Cats get 8 seed, open NCAAs vs. K-State

ATLANTA -- Kentucky players sat around tables in a Georgia Dome room, not many minutes after a 61-60 loss to Florida in the Southeastern Conference Tournament championship game, watching nine TV screens tuned to CBS to see their NCAA Tournament draw.
The answer came: A No. 8 seed in the Midwest Region.
There were no gasps, no outrage, no sighs.
"We kind of knew we were going to get janked," sophomore center Willie Cauley-Stein said. "That's what you kind of sign up for at Kentucky when you don't take care of business early."
"We thought we could have gotten a little higher (seed)," freshman guard James Young said, "but we kind of expected that was going to happen."
Coach John Calipari tried to prepare them for a disagreeable draw. Even as he touted Kentucky's resume this week, he sarcastically said in public it "looked like an 8 seed" to him and predicted UK would end up on that line to his players.
"I called 8 seed to the team," Calipari said. "They said, 'There's no way.' I said, 'We're going to be an 8 seed. Just watch.'"
They did watch. They saw their Round of 64 opponent in St. Louis, No. 9 seed Kansas State. They saw No. 1 seed Wichita State, No. 2 seed Michigan, No. 3 seed Duke and No. 4 seed Louisville also slotted in their region.
"I've been here for five years, and that's an extremely long time, and we've never gotten a good seed other than the year we were No. 1," senior forward Jon Hood said. "I didn't expect to have a good bracket."
While the NCAA selection committee chair said earlier this week they would create contingency brackets to account for Sunday conference championship games, both Calipari and athletics director Mitch Barnhart asserted that UK was already locked into its draw regardless of its outcome against Florida.
"The seed was done before the game was played," Calipari said. "They were not moving us around."
"Clearly, obviously, the brackets are made up before it ever gets to the selection show," Barnhart said. "I would have been curious as to how they could have justified, if we won the game on a last-second shot, having the SEC Tournament champions be an eight seed."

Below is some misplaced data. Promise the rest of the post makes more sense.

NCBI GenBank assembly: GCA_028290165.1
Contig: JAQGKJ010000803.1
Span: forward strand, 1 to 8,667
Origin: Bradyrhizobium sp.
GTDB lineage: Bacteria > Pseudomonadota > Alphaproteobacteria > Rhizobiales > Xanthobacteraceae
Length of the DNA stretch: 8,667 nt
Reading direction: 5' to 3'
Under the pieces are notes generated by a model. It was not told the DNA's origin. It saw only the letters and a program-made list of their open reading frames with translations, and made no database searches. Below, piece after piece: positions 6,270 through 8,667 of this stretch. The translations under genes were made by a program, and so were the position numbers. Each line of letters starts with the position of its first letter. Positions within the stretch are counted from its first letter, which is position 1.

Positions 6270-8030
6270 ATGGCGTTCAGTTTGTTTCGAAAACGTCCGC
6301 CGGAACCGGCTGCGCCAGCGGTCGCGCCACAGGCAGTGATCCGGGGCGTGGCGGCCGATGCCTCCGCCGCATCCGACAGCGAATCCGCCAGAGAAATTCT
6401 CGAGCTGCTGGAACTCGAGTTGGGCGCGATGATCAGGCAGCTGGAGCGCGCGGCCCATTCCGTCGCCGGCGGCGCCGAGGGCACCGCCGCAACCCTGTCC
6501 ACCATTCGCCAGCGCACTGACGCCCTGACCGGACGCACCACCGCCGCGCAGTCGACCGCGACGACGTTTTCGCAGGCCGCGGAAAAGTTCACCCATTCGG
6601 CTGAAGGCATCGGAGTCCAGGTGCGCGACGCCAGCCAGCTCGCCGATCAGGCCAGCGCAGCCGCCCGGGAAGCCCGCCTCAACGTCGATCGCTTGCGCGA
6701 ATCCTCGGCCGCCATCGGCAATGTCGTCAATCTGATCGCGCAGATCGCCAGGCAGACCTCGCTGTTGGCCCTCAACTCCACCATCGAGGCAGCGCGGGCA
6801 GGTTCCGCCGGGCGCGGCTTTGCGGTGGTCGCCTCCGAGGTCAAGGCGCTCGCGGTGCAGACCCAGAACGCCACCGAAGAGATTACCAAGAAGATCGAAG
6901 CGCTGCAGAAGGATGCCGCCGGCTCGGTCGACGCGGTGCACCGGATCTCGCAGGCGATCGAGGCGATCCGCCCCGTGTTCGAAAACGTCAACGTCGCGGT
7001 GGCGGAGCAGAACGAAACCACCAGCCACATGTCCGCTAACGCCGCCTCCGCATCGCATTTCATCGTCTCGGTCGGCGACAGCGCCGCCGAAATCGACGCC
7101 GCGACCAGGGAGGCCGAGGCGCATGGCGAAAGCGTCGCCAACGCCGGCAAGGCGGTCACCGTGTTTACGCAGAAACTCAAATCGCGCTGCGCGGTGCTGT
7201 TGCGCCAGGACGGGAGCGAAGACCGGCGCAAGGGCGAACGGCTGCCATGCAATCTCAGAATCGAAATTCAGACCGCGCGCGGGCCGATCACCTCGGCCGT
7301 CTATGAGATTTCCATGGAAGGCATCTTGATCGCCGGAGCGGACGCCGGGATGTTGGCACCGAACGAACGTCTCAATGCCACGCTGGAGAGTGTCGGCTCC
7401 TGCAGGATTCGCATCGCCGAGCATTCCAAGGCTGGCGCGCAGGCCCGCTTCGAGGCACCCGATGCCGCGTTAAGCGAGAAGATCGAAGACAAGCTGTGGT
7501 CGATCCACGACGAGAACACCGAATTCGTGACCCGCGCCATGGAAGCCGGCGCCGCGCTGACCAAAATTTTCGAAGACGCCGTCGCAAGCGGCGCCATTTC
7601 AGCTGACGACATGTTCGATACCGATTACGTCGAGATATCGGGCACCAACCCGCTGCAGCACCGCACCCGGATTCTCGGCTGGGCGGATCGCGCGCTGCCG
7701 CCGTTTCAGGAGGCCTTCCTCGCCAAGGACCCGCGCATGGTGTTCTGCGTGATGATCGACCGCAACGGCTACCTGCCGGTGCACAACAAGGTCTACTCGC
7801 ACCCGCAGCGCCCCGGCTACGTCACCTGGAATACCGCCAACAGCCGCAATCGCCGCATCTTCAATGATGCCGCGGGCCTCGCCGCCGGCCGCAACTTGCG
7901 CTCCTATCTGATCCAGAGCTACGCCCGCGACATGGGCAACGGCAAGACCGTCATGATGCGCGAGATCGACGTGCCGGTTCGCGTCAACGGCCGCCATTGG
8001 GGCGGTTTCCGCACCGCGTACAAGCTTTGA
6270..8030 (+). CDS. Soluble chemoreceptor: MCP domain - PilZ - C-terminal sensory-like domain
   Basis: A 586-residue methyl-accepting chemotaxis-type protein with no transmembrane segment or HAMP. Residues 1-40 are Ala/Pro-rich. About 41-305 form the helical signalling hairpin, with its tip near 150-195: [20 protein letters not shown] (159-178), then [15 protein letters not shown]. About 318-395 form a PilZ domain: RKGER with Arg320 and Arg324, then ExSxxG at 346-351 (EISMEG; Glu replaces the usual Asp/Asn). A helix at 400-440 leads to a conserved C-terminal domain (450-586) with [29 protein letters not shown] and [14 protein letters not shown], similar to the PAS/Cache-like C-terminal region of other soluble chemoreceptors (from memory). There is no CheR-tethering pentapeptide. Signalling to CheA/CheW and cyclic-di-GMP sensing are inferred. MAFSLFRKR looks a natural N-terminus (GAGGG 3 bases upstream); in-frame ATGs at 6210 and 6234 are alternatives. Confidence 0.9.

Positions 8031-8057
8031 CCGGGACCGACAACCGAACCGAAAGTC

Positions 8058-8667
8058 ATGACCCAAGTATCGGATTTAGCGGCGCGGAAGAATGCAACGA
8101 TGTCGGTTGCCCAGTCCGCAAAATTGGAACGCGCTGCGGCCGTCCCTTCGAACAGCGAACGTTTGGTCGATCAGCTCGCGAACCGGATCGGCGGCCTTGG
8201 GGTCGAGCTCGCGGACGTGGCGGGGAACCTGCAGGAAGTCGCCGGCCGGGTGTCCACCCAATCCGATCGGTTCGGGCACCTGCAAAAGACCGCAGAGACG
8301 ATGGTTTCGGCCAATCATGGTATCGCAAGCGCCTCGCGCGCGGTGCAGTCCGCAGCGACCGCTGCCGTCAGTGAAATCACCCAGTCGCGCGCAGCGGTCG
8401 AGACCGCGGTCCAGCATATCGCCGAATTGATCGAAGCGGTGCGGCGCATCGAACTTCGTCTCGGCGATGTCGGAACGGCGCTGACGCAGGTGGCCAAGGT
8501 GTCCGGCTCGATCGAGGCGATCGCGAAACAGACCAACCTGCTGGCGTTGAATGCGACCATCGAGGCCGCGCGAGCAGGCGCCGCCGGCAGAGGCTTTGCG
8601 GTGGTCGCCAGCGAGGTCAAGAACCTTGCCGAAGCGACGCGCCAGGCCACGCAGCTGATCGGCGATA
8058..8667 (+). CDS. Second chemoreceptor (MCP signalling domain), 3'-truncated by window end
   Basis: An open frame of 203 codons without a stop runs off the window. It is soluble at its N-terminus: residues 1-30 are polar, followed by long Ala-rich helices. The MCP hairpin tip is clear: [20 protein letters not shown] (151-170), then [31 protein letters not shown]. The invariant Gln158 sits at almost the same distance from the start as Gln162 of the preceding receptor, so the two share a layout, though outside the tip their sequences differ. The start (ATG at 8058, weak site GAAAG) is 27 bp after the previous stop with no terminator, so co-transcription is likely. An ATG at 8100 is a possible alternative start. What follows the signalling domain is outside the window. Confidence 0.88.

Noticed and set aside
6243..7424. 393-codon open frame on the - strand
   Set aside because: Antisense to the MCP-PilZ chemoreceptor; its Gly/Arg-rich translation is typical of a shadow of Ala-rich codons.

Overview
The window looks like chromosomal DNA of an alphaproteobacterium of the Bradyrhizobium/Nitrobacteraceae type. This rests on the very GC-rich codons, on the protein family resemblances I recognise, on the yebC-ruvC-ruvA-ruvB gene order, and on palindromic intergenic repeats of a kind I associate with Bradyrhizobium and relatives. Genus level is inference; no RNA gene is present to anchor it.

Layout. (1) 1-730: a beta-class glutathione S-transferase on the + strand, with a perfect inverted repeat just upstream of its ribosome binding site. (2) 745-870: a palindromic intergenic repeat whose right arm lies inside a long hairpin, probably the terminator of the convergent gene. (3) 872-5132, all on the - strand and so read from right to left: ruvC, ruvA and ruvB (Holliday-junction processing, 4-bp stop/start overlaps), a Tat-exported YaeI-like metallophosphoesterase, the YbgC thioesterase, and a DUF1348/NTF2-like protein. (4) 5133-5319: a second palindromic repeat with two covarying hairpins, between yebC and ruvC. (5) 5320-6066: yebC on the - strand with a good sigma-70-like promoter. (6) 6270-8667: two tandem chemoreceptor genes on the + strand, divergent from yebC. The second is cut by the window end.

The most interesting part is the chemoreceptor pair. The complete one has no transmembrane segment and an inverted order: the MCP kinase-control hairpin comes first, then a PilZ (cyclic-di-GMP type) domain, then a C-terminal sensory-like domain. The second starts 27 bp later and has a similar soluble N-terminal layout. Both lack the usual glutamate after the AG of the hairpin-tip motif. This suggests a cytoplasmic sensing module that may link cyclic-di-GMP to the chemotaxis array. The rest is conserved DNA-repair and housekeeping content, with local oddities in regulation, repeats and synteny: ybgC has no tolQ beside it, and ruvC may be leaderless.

Barnhart said Kentucky did what the NCAA stresses -- including playing a difficult non-conference strength of schedule -- to deserve a higher seed.
"It's very surprising, to be real honest with you," Barnhart said.
Barnhart said he couldn't speak to whether or not the NCAA committee may have an anti-Kentucky bias because he's not in the room.
Players, though, think they know.
"Nobody likes how we run things in Kentucky," Cauley-Stein said. "You know, a lot of people want to see us fail."
Calipari said he hopes the draw serves as motivation for his team to "prove them wrong," but also wants his players to put the selection behind them.
"It's over," Calipari said. "I can be mad about it. You can be mad. Everybody can be, 'Explain yourself! … "But they don't have to explain it. They say, 'That's what we did.' So we just got to go play."
Hood said he's accustomed to moving on from NCAA slights, whether perceived or real.
For the freshmen, it may be a tougher task.
"It the first time they've ever done it," Hood said. "So it is hard for them."
Kentucky has a few practices back in Lexington to move on and prepare for "some really difficult games," Barnhart said.
They start with that matchup against Kansas State, who went 20-12 (10-8 Big 12) this season with notable wins over Kansas, Iowa State, Oklahoma State and Oklahoma at home.
"Even though we thought our seeding was messed up," freshman center Dakari Johnson said, "we'll be fine.